What he is: According to the producers, "an incredibly lovable, warm and friendly six-foot purple dinosaur". Most adults agree only about the six-foot purple dinosaur part. However, he does undoubtedly have a mesmerising effect on impressionable youth, leading one American humorist to suggest the dinosaur costume could be a disguise for L Ron Hubbard.

What he does: Have fun and games with a group of school children carefully selected to represent all the major ethnic, religious and body-size groups in the US. Some of the children are suspected of having had personality-enhancement surgery, but no allegations have been proved. Barney's three favourite words are "fun", "fun" and "fun"; but the fun always involves a lesson in good American citizenship: whether it's the need to conserve water or the importance of pushing that chad all the way through when voting for president. A typical Barney song goes: "When I'm brushing my teeth and having so much fun/I never let the water run - no!/I never let the water run."

Strange but true fact: The show's creator originally thought of making Barney an animated comfort blanket rather than a dinosaur!

Postman Pat

Born: In the Northumberland village of Wooler during the 1950s, where his creator John Cunliffe worked in a mobile library. Adapted for BBC television in 1981.

Who he is: Real name Pat Clifton, a hardworking postman who drives his red mail-van around the incredibly narrow, winding roads of Greendale where, luckily, he never meets a car coming in the opposite direction. Greendale is an idyllic village in the hills where you'd expect that nothing ever happens. But you'd be wrong, because Pat finds many adventures on his rounds, a fact which explains one of his favourite expressions: "What a strange day!"

Why it's popular with children: In common with other pre-school heroes, like Barney and the Bear, Pat is a problem solver. When things go wrong in Glendale, and they often do, despite the village society's porridge-like stability, Pat can be relied upon to sort things out. A self-effacing paragon of virtue (notwithstanding the fact that his mail-van has a vanity number-plate "PAT 1") he is a mobile comfort blanket for his whole community.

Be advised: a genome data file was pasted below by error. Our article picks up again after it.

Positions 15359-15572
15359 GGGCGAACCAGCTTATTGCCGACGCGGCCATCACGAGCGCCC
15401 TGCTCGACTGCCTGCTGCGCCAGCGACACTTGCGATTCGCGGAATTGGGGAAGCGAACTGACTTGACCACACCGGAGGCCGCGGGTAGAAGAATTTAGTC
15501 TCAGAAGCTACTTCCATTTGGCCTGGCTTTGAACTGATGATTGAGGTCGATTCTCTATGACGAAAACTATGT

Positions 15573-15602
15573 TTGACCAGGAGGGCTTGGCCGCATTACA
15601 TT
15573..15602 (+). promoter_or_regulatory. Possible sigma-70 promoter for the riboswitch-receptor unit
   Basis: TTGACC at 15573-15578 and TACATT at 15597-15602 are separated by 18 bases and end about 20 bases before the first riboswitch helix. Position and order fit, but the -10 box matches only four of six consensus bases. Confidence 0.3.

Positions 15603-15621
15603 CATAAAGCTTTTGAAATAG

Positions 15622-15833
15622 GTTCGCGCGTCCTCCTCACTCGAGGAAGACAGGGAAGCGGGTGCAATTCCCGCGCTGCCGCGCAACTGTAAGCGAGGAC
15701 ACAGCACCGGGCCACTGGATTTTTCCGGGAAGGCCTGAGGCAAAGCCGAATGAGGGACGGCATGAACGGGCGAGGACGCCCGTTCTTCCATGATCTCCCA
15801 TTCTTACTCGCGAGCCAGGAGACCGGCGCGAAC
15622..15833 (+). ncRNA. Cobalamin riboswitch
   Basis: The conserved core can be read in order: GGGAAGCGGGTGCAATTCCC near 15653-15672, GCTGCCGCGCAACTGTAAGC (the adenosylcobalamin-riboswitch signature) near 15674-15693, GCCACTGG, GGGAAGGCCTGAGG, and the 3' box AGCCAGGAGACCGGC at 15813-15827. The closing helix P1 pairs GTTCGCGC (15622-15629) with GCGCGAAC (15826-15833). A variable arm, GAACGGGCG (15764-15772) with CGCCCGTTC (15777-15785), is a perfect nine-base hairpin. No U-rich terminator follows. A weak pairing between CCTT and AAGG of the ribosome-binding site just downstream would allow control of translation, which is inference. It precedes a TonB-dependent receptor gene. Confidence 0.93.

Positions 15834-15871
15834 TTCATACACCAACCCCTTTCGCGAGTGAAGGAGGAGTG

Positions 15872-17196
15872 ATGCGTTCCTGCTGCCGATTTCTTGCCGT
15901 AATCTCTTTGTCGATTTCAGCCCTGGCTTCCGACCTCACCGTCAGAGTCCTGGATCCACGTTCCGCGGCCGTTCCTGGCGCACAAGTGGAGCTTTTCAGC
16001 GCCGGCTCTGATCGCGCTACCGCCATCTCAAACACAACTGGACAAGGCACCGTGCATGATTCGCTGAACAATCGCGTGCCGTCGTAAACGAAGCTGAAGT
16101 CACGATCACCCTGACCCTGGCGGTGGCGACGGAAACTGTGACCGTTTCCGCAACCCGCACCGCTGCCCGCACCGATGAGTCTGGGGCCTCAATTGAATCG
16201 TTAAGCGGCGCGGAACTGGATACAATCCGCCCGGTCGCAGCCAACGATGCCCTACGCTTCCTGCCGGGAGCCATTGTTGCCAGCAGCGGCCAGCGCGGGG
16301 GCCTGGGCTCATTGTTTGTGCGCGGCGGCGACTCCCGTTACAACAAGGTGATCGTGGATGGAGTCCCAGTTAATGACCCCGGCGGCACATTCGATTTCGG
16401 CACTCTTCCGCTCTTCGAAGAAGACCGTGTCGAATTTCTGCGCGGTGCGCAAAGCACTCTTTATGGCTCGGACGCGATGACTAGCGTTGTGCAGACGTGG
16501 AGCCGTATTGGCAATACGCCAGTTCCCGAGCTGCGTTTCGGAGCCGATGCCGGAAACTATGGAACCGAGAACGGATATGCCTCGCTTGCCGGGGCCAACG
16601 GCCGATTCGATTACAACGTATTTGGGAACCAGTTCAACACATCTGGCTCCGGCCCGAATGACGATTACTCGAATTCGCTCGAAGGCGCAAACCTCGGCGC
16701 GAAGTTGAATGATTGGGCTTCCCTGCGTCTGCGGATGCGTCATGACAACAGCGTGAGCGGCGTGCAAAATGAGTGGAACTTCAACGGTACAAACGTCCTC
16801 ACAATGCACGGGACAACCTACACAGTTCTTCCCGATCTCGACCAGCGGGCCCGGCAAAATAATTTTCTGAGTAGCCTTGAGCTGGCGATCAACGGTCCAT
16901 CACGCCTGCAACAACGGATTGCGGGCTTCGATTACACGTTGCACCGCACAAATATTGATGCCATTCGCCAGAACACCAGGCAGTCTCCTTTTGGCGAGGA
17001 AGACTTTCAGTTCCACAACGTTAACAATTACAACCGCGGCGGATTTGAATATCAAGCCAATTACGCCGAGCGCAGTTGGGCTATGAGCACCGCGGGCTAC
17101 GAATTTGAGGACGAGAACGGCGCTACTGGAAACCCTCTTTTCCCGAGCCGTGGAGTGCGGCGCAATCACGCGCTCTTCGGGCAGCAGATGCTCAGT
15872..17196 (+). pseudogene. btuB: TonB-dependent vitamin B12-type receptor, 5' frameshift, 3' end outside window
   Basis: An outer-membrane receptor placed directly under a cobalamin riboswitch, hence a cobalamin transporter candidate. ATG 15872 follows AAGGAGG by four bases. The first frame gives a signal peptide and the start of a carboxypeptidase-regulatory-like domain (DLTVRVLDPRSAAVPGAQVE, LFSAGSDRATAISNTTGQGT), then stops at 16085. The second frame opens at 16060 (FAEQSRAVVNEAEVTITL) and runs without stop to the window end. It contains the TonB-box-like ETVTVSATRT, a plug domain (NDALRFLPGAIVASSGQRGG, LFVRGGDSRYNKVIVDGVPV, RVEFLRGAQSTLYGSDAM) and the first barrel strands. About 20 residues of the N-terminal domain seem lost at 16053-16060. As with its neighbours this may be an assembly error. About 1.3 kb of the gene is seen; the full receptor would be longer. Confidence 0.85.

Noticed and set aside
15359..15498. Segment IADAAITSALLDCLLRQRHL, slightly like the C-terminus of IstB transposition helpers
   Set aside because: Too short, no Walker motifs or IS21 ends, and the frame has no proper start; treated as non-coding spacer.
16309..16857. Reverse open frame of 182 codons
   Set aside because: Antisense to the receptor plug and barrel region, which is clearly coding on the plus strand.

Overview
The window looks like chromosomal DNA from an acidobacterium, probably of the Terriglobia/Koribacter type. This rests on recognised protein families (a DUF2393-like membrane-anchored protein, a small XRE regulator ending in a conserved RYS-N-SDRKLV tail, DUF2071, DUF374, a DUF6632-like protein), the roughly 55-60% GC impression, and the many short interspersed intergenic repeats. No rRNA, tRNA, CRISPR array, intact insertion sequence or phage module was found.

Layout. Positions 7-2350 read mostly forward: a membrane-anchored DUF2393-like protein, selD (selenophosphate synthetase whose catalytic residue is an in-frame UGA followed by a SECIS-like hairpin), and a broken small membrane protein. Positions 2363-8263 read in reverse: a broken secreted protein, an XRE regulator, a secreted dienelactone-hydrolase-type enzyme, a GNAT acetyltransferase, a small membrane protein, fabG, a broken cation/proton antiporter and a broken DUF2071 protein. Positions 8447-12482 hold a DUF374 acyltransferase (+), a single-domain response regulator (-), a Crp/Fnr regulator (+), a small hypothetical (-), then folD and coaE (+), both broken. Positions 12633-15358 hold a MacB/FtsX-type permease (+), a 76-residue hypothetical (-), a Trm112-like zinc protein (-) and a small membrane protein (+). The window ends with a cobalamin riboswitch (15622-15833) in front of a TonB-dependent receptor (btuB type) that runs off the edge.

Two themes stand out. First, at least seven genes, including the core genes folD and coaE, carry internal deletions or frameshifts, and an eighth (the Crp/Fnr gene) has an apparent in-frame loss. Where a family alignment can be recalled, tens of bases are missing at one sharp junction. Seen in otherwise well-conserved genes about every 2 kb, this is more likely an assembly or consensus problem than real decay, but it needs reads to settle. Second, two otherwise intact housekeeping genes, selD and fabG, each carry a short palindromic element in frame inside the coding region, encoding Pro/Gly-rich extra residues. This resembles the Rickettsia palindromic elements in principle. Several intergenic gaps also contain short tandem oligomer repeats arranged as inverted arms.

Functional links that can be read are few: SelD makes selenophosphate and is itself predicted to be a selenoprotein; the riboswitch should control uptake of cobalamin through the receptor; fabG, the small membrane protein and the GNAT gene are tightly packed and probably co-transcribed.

Typical plot: Greendale is enveloped with thick snow, rendering the mountain roads impassable, but the post office has an urgent package for George at Hilltop Farm. Postman Pat is undaunted, delivering the parcel along with emergency food supplies and a bale of hay for some stricken sheep, by sled. Along the way, he helps dig out a stranded snow-plough, delivers the parish magazine for the rector who has broken his leg on the ice, and somehow finds time for a vigorous but good-natured snowball fight with local children.

Sesame Street

Born: 1969, to the Children's Television Workshop in the US. Jim Henson created the accompanying muppets (and more than three decades on, the Henson company is currently working on The Hoobs, a major series for Channel 4 aimed at the first generation of multi-media pre-schoolers!)

What it is: Originally aimed at pre-school children in America's inner cities, the show reached a much wider audience thanks to the popularity of the muppets among the commercially important five84 age group. Characters such as Kermit the Frog, Bert and Ernie, the Cookie Monster and Big Bird took on a life of their own (Kermit had been around since 1955, in fact), spawning the Muppet Show in 1976.

Serious educational element: Sesame Street teaches children how to read, count, observe and "be a friend". Individual numbers are featured on the show like A-list celebrities, and the series was for many years sponsored by non-profit making letters of the alphabet, for example "M," each of which would received extensive publicity during the course of the programme.

Sour note: The letter-sponsorship ended when the show signed a $1 million commercial deal with Discovery Zone in 1998. That move was condemned by consumer advocate and presidential candidate Ralph Nader, who suggested the series be renamed Huckster Alley.